Daniel Craig starrer tanks at Polish box office
MOSCOW — Daniel Craig starrer “Defiance,” a true story of Jewish resistance fighters in Nazi-occupied wartime Poland, has tanked at the Warsaw box office after months of criticism over what many Poles see as Hollywood rewriting history.
Directed by Edward Zwick, Craig stars as Jewish partisan leader Tuvia Bielski, one of four Jewish brothers who escaped the Nazis to establish a secret village refuge deep in the Polish forests that saved the lives of hundreds of followers.Based on Nechama Tec’s 1993 book “Defiance: The Bielski Partisans,” the pic — called “Opor” (Resistance) in Poland — opened Jan. 29.
It came in ninth at the box office in its first week, selling an average of 366 tickets per copy in a 35-print release, before dropping off the chart a week later.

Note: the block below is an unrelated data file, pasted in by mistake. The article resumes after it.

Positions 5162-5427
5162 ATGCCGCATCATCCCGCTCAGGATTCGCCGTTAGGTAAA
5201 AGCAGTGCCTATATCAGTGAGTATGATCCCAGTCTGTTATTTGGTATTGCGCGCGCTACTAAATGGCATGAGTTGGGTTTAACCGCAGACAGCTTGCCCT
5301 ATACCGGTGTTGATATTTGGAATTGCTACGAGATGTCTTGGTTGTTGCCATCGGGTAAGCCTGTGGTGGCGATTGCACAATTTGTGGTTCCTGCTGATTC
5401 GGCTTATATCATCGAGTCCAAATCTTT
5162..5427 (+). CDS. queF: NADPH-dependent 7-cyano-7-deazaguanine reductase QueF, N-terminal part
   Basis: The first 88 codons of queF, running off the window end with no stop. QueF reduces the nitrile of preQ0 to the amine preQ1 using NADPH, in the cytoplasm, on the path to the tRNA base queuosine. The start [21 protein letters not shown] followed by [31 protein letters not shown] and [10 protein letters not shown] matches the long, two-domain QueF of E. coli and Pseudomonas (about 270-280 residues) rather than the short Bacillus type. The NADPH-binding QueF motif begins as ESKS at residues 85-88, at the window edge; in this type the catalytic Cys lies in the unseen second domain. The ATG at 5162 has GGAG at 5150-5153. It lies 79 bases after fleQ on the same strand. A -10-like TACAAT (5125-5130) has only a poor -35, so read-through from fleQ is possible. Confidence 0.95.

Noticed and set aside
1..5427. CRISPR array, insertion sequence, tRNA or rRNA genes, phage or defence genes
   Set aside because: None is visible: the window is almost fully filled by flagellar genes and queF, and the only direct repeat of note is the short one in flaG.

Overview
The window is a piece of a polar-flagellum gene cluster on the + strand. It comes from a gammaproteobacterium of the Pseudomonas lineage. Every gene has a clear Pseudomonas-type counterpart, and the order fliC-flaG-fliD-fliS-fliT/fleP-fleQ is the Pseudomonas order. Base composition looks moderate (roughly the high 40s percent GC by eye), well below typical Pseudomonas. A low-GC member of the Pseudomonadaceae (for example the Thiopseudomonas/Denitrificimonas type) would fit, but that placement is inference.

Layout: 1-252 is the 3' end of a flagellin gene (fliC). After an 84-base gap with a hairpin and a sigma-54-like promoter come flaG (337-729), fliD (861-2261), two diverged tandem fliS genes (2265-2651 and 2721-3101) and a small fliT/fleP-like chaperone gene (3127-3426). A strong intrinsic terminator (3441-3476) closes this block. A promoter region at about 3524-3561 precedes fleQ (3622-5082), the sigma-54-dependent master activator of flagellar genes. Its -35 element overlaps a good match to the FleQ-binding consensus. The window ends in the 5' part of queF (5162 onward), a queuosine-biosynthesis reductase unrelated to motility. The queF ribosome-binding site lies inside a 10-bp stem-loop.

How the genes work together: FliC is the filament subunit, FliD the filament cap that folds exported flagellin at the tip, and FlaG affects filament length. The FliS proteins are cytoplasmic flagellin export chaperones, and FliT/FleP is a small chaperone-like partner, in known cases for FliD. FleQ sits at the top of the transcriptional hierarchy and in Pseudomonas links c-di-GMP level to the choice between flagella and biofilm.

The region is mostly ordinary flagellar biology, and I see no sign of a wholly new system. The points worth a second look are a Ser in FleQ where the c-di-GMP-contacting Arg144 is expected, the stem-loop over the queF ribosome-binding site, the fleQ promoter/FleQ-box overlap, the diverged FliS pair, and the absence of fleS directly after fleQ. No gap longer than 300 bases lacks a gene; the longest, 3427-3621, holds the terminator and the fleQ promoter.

“Defiance” had been criticized in the local press in the months before its release for simplifying a complex story. The film makes heroes of the brothers but does not address allegations that their band mistreated local Poles and the anti-Nazi resistance Polish home army.
In a statement to the Times of London in December, director Zwick countered the building protests, saying, “The Bielskis weren’t saints. … They faced any number of difficult moral dilemmas that the movie seeks to dramatize: Does one have to become a monster to fight monsters?”
However, the publicity did not draw auds to the pic in Poland.
“It seems the controversy was more interesting for the press than for the general audience,” Zdzislaw Pietrasik, chief film critic for Polityka, the country’s largest circulation weekly, told Daily Variety.
“When the film came out, it became a non-event,” Pietrasik added. “But perhaps the appalling number of tickets sold also shows that the story is simply not that interesting, at least in its current version.”
Distributed by Paramount Vantage, the pic has made $41.3 million worldwide. It is due to open in the Netherlands this month and in Germany, Australia, Norway and the Czech Republic in April.
(Michal Chacinksi in Warsaw contributed to this report).